How Home Stagers Help Increase Sales Prices
The real estate mantra is no longer location, location, location; it's staging, staging, staging. Even luxury homes need to show their best face these days, and that's why staging has become the norm for high-end properties in L.A. Dressing a home to impress has spawned a cottage industry of licensed and certified professionals whose job it is to come in and make a home appear luxurious, welcoming and approachable for a faster sale and a greater return on investment. Often that involves whisking away half or all of the owner's furnishings, removing photographs and other personal memorabilia, replacing old cabinet fronts and hardware, changing paint color, enhancing the lighting, etc. According to CNN, home staging is one of the few professions poised for growth in the years ahead.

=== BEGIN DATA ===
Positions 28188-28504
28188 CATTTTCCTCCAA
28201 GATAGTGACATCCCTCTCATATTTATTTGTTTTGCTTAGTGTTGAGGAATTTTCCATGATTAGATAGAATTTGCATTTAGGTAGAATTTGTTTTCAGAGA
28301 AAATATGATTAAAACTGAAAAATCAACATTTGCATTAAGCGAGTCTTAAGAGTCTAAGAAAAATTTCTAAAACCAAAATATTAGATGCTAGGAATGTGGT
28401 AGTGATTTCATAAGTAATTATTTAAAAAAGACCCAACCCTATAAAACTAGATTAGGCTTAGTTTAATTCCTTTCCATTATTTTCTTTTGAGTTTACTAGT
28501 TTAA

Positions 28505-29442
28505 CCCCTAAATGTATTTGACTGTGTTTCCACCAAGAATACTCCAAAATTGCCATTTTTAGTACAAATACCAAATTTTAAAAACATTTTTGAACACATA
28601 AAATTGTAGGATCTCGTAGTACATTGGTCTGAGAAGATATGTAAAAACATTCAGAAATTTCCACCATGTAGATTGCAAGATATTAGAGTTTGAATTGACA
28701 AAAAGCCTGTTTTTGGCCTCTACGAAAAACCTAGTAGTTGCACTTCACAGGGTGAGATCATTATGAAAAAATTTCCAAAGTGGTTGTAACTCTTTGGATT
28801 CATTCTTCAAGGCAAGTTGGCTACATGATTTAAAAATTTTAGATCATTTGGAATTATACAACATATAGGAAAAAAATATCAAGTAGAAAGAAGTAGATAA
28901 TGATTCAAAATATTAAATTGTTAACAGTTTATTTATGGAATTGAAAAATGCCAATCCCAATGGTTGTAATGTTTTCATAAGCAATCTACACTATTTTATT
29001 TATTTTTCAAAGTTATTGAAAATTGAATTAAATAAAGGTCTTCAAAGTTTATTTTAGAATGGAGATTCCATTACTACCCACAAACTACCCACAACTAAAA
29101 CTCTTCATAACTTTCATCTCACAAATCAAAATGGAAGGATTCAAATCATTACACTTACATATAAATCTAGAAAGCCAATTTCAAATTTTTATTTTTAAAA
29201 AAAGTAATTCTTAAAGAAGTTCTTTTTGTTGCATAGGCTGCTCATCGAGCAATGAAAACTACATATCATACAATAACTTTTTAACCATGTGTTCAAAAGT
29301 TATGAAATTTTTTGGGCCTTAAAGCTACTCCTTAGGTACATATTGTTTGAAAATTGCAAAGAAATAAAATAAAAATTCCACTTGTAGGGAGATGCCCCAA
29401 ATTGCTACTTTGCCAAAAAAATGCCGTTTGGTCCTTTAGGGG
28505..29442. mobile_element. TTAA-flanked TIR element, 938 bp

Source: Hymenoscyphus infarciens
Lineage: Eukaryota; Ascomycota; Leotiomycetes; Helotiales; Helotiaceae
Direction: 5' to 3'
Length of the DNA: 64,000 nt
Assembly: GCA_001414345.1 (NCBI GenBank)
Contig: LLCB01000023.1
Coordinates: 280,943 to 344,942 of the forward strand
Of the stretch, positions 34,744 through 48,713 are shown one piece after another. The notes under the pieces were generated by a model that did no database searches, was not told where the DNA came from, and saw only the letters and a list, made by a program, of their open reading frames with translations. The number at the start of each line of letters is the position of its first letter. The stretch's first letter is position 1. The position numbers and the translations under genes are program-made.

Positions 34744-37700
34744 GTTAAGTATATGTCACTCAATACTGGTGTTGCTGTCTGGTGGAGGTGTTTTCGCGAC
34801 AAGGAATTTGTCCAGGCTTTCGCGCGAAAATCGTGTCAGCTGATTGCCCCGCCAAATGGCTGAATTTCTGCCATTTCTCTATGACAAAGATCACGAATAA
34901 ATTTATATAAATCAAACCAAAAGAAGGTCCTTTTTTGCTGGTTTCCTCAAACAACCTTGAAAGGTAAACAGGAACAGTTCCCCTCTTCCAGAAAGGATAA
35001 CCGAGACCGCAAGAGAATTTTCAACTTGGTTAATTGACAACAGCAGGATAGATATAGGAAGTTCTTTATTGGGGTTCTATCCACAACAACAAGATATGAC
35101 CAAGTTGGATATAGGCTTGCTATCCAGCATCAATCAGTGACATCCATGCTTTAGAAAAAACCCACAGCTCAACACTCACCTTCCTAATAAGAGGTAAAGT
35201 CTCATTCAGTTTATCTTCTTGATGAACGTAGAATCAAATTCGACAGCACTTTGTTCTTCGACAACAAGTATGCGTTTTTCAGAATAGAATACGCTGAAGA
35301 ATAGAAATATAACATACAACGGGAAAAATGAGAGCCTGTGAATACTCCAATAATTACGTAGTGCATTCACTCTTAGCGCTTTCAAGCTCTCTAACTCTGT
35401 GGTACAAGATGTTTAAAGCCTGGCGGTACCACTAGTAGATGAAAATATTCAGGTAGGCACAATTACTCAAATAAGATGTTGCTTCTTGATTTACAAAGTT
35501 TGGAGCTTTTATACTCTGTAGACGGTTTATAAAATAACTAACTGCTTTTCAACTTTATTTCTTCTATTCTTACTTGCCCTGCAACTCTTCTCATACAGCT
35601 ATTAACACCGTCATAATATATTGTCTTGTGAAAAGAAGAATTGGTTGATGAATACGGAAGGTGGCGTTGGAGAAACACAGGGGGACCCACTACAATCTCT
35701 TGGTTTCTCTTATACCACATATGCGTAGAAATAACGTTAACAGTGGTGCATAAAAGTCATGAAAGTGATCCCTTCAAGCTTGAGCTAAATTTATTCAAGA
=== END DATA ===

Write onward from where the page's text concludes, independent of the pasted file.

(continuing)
"It's about illusions and perceptions," observes Deborah Fabricant, owner of the Art of Home Staging, who recently staged a $25 million, 11,000-square-foot manse designed by architect Quincy Jones in the '50s. "Selling a house is a lot like a romance. You've got to set a mood. We're going for a neutral look since almost everyone can visualize themselves in a home like that."
Romancing the home doesn't come cheap, typically anywhere from $500-$75,000. Is it worth it? According to Fabricant, her input can increase a home value by 30% and move a property that's been idle for months. Even more modest projections from www.Stage
Homes.com, a leader in home staging services, show an average 3% minimum increase in the sales price of homes that have been staged versus those that had not. That's a $150,000 increase on a $5 million home -- not chump change by any standards.